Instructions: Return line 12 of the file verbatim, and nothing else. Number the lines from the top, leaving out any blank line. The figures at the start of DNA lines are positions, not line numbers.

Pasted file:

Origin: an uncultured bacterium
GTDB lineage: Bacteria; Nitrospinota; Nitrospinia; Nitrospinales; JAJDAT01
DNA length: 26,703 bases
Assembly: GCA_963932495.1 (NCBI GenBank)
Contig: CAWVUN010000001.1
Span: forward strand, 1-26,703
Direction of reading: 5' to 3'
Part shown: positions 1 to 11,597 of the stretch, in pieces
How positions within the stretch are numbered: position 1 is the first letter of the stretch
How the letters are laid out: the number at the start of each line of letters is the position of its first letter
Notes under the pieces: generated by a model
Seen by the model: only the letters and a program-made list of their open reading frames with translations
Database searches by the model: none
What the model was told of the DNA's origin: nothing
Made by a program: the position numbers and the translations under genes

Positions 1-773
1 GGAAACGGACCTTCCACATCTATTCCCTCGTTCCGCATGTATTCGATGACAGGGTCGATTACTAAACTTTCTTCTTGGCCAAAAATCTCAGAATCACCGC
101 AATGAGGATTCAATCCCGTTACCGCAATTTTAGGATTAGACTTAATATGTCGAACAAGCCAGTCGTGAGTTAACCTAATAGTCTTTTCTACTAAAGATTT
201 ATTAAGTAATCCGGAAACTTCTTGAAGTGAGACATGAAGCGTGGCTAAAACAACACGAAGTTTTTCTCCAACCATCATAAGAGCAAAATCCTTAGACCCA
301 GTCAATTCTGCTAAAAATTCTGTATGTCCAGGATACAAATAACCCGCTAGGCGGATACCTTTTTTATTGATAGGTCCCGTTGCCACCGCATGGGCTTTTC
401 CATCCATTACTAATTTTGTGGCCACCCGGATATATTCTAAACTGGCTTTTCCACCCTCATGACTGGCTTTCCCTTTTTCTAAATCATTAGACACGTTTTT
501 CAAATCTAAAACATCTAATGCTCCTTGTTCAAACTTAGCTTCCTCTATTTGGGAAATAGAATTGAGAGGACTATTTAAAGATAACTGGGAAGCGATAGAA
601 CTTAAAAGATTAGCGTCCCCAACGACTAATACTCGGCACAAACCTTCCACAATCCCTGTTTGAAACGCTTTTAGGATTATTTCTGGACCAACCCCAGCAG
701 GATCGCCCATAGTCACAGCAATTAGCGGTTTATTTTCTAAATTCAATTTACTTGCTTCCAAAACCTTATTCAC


Seen by the model: only the letters and a program-made list of their open reading frames with translations